Mental vs. physical training

This was a lousy training week. There’s no way to sugarcoat it. Coming off a good test run at the Bronx 10-miler, this was wicked frustrating.

Why so bad? Some of it was not running-related at all. Working in a newsroom has its crazy moments at the best of times, and the last two weeks were something of a non-stop rollercoaster of news. It was exhausting, and things were breaking so fast, it was hard to unplug for any length of time. That’s probably one reason I didn’t sleep particularly well all week, which certainly didn’t help.

I’m also getting ready to start peak week for training, and the cumulative fatigue has definitely set in. My speed workout this week fizzled into an easy run because I just couldn’t get my legs to gear up. I also missed two (!!) workouts, including one of my weekend ones, which I haven’t done all training cycle. I’ve missed one before in a week, but not two, and never my long run.

Still, I needed to go into the city Saturday to get my Staten Island race bib, so I planned a run that started right about mile 21 on the NYC course, just before exiting the Bronx, and went through the finish line. I’ve run most of it before, and the Central Park portion of the course I’ve run multiple times. However, I do my best mental training and preparations when I’ve run the course before, so I figured repetition could only help. With four weeks to go, the hay is pretty much in the barn on the physical side of things. Upping my mental game to deal with the final miles is something I can work on up until the gun goes off for my wave that morning.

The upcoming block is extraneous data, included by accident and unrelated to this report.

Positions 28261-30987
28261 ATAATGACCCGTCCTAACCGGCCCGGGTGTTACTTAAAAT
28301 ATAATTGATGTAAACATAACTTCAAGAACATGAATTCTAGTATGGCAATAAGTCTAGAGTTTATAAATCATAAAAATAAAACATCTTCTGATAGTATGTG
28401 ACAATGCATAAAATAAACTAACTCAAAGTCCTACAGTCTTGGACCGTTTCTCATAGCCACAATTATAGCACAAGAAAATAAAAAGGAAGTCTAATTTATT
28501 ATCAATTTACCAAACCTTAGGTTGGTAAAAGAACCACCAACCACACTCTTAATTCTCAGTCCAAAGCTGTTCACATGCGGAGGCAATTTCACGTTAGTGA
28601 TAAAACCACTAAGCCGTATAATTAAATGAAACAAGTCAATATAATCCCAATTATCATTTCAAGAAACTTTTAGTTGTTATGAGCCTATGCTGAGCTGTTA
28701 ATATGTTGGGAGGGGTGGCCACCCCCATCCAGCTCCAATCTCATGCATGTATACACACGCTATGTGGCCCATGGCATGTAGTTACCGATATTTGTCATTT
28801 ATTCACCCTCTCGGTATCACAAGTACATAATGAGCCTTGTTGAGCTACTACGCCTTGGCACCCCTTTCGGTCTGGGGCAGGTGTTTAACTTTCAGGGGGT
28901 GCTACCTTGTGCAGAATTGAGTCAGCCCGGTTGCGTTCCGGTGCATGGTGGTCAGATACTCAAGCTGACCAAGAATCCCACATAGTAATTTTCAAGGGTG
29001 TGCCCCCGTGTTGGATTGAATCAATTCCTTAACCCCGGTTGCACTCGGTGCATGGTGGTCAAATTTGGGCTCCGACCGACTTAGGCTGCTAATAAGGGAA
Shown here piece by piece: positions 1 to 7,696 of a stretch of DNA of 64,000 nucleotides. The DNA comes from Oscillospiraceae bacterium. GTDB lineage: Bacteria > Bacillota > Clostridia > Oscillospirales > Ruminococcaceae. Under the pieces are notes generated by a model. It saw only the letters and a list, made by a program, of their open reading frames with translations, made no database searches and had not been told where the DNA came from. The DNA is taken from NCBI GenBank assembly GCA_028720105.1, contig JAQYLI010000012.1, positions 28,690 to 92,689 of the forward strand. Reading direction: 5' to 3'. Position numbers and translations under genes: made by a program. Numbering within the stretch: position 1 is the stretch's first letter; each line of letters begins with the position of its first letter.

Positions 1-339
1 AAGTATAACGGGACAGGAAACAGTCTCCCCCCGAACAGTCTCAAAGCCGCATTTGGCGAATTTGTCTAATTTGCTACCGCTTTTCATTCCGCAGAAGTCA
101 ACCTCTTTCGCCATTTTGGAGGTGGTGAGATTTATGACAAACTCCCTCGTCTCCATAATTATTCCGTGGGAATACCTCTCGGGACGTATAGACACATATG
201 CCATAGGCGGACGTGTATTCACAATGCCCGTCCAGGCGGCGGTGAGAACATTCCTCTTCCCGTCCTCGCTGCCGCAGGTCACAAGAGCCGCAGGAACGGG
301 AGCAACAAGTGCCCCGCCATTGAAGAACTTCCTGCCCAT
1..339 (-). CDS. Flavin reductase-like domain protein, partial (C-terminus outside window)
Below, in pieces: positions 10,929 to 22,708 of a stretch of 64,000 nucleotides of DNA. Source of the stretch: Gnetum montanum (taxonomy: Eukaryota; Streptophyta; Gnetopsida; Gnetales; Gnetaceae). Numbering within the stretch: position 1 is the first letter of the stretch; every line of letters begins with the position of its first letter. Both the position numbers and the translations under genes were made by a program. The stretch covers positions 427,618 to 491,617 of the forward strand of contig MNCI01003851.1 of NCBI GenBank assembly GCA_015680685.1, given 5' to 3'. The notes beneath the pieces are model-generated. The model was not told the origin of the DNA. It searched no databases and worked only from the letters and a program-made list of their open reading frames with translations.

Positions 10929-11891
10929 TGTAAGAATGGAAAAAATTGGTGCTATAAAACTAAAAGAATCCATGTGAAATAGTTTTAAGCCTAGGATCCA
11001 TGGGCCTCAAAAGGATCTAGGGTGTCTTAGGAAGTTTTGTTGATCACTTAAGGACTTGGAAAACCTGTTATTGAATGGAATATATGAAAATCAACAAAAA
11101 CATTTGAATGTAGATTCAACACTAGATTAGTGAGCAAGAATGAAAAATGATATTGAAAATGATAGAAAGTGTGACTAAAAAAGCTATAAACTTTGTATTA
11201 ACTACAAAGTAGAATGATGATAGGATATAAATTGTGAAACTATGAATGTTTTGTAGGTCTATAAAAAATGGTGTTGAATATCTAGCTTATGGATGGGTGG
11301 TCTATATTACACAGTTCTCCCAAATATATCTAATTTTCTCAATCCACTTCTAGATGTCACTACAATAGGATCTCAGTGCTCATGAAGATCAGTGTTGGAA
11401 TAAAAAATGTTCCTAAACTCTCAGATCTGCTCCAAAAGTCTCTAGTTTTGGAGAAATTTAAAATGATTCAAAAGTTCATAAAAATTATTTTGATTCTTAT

My biggest takeaway was that the turn from the Madison Avenue Bridge onto Fifth Avenue feels powerful. Even having to deal with traffic lights and crosswalks, I could imagine coming off the bridge on race day to enter the final borough and the final stretch of the race. It reminded me of the clip of Shalane rounding the corner in the three-runner lead pack in this amazing video NYRR put out this week.

But even beyond that turn, I was surprised at how much shorter the chunks of the course felt this last time running them before the race. I’m sure they’ll feel longer on race day, but as I ran, my brain put things in perspective. This section is like the tired legs run at the end of a long week I’ve been doing all training cycle, both in terms of duration/distance and mental state. It hurts, but it’s the hurt that you know means it’s almost over. You just have to keep the legs moving until then.

I wouldn’t have planned to do this run after a lousy training week, but even as I ran it, it felt like coming to it in such horrible headspace was valuable because that’s probably where I’ll be on race day. On the way into the city, I listened to a podcast episode of Marcus and Magness On Coaching where they dug into the process of mentally rebooting in the middle of something going horribly wrong and how that works. I didn’t realize they would talk about that, and I wasn’t intending to try that out on my run, but it happened. And it worked.

Four weeks is both an eternity and no time at until this quest I’ve worked toward for almost two years ends. One month. I’m not ready yet, but come race day, I will be.